Frank Castiglione's picture

Right on Bro.....

A lot of us grew up in the era of steel roller skates, no bicycle helmets, street football,BB-guns, back flip contests off someones garage into a hay pile etc.Most of us survived.
We had slip and fall artists, but now its epidemic.
I made a skull with cones coming out of his head like a punk. The cones came to very sharp tips, so I beat them into a curl at the extreme ends. I'll be dipped in doo doo if there weren't a few people who looked at this piece,and didn't try those tips with their finger. I would simply show them other sharp areas to cut themselves if need be.
Hmmm, a razor blade sculpture? I was asked to make a sculpture for a skateboard park. I told them it would be a bumper like in a pin ball machine. Then I bowed out because the fear of a lawsuit haunted every creative notion.
Frank (over 100 stitches in the head alone by age ten)

B.J. Severtson's picture

safe and reasonable

The jeweler that I apprenticed to, told the story of the man that he apprenticed to. Seems that he had shot a rather large moose. Proud of it he was. He had moose mounted, Great huge thing. His wife would not let him hang his moose in her house, so he hung the moose over his jewelers bench. Seemed perfectly safe and even reasonable for forty years. Until it came loose from the wall, fell on the jeweler and killed him. There was no moose over my teachers bench, there will be no moose over my bench. Seems that the concepts of safe and reasonable are changeable things. Product liability insurance is a good idea if you have assets you'd like to protect, from those who have a slightly differing concept from yours concerning safe and reasonable. Of course you could self insure, which is what you will be doing if you opt out of purchasing a policy. Since the question has come up you can almost bet on "mother being the necessity of invention." 2cents worth Brad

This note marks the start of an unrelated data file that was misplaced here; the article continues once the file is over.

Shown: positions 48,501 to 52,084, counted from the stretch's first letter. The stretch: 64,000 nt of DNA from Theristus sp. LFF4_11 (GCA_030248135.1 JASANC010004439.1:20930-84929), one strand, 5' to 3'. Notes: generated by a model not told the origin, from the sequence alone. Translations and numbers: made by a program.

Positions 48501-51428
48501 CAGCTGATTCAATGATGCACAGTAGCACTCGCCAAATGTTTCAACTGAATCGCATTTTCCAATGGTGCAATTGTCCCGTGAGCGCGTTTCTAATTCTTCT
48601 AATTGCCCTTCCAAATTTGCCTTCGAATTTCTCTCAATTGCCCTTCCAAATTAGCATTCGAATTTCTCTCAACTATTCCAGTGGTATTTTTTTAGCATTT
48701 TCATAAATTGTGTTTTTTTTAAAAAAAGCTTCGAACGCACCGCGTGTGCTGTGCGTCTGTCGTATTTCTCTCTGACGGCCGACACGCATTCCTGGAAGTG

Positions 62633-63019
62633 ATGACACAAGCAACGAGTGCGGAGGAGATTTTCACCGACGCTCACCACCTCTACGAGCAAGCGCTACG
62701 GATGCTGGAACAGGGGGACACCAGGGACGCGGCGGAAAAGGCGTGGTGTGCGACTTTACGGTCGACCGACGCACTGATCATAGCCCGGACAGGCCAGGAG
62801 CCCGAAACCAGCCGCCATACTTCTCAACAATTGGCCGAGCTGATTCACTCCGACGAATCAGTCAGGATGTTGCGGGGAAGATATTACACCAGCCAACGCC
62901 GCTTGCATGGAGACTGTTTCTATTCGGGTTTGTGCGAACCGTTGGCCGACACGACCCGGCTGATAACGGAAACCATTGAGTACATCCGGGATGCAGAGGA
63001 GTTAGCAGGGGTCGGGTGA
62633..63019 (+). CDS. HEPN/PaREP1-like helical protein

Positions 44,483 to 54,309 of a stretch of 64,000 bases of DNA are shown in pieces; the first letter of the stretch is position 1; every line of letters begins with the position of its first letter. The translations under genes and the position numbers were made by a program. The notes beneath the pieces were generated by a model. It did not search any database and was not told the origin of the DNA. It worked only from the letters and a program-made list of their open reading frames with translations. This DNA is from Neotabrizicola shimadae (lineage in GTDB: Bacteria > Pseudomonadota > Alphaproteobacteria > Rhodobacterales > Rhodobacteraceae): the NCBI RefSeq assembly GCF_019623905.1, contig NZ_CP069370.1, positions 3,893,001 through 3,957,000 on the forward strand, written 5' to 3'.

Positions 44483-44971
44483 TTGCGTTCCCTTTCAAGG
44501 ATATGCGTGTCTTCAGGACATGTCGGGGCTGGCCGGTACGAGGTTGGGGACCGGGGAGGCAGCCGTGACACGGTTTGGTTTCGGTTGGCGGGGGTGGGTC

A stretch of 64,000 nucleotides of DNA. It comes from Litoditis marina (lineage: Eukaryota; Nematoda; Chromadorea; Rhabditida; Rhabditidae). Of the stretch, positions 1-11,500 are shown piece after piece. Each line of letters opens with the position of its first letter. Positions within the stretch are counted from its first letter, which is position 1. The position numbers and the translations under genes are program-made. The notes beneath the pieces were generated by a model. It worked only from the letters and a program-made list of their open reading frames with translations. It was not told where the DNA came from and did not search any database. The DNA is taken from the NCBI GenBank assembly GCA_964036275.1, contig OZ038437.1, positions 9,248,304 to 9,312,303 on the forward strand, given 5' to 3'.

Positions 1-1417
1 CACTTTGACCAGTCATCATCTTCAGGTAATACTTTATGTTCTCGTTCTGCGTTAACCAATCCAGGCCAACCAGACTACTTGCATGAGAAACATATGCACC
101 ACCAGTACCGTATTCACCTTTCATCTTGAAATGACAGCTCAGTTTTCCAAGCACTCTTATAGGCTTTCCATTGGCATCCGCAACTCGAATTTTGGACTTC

Ries's picture

Insurance is only needed if

Insurance is only needed if you have something to lose.
The more money you make, the more your house and tools are worth, the more reason to buy insurance.

I have a million dollar liability policy, but the only reason I have it is to get public art jobs- every single one requires a copy of your insurance as soon as you sign a contract. Liability alone for this amount usually runs a grand or twelve hundred a year.

For 15 years or so, I made chairs, candlesticks, and knickknacks, and sold them to a hundred or so stores and galleries around the country- never once did I need, or was I asked for, product liability insurance, and yet I was making products. But my yearly gross was about what a decent insurance salesman makes. If I had been selling a million dollars a year, you can bet I would have had more insurance.

My compromise these days is I have a business insurance policy, which includes liability.
I have to, because of the public art jobs, but also, I have 5 or 6 buildings that are studios on my land, and my homeowners insurance specifically says it wont cover business use. So I have one policy that is fire and theft for my studios and shops, liability, and also covers tools on job sites, breakins to the biz truck, and so on.